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, 178 (1), 379-83

Cypress Surrogate Mother Produces Haploid Progeny From Alien Pollen

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Cypress Surrogate Mother Produces Haploid Progeny From Alien Pollen

Christian Pichot et al. Genetics.

Abstract

Although most living organisms reproduce sexually, some have developed a uniparental reproduction where the embryo usually derives from the female parent. A unique case of paternal apomixis in plants has been recently reported in Cupressus dupreziana, an endangered Mediterranean conifer. This species produces unreduced pollen that develop into all-paternal embryos within the seed tissues. We analyzed seedlings produced by open-pollinated C. dupreziana seed trees using morphological descriptors, ploidy levels assessed through flow cytometry, and AFLP genetic diversity. In situ C. dupreziana seed trees (from Algeria) produced only diploid C. dupreziana progeny. In contrast, only one-third of the progeny produced by ex situ C. dupreziana seed trees planted in French collections were similar to C. dupreziana seedlings; the other progeny were haploid or diploid C. sempervirens seedlings. These results demonstrate that C. dupreziana ovules allow for the development of all-paternal embryos from pollen produced by another species, C. sempervirens. Thus, the in planta androgenesis is achieved through the combination of the embryogenic behavior of pollen grains and the ability of seed tree ovules to act as a surrogate mother. This phenomenon offers a unique opportunity to produce, by natural means, highly valuable material for genetic studies and selection of sterile cultivars.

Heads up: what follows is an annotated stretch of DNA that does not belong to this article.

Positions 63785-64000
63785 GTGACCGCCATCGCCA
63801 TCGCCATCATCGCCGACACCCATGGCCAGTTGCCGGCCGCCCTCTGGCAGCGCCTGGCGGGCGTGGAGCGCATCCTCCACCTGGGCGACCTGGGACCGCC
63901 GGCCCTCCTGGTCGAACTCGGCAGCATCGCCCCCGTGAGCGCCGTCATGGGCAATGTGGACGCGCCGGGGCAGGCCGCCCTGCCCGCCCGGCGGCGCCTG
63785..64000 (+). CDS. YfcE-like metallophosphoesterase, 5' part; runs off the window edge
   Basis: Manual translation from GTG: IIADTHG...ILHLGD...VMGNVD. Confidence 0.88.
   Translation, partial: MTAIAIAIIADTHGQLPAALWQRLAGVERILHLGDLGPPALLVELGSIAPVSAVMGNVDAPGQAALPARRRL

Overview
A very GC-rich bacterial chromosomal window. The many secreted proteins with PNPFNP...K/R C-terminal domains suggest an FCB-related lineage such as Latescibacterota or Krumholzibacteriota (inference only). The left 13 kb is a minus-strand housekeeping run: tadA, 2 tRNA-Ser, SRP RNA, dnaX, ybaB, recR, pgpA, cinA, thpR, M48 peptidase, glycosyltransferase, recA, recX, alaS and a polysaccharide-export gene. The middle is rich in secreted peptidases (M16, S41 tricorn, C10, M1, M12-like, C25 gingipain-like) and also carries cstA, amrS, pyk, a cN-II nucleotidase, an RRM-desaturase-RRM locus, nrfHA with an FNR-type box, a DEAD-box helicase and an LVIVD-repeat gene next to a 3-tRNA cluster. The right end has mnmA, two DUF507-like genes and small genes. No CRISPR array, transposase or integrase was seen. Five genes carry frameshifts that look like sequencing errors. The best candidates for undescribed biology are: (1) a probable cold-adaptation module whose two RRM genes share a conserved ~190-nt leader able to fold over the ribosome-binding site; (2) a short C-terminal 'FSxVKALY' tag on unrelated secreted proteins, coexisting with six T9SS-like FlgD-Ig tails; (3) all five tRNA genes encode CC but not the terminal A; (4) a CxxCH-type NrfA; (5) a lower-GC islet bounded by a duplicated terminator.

Figures

F<sc>igure</sc> 1.—
Figure 1.—
Morphology and ploidy of the progeny produced by open-pollinated C. dupreziana seed trees. (A) Diploid C. dupreziana phenotype from in situ and ex situ seed trees. (B) Diploid C. sempervirens phenotype from ex situ seed trees. (C) Haploid C. sempervirens phenotype from ex situ seed trees.
F<sc>igure</sc> 2.—
Figure 2.—
Investigation of the genetic origin of progeny using AFLP markers. Only progeny produced by C. dupreziana seed trees planted in ex situ collections were studied. The individual genetic profiles were plotted as supplemental points on the plane defined by the first two axes of a discriminant analysis of cypress species used as a control (the three Mediterranean species C. sempervirens, C. atlantica, and C. dupreziana; one American cypress group; and one Asian cypress group). All haploid progeny (A) were assigned to C. sempervirens. For diploid progeny (B), the genetic assignment either to C. dupreziana or to C. sempervirens was fully consistent with the classification based on the morphological type (Table 1, Figure 1).

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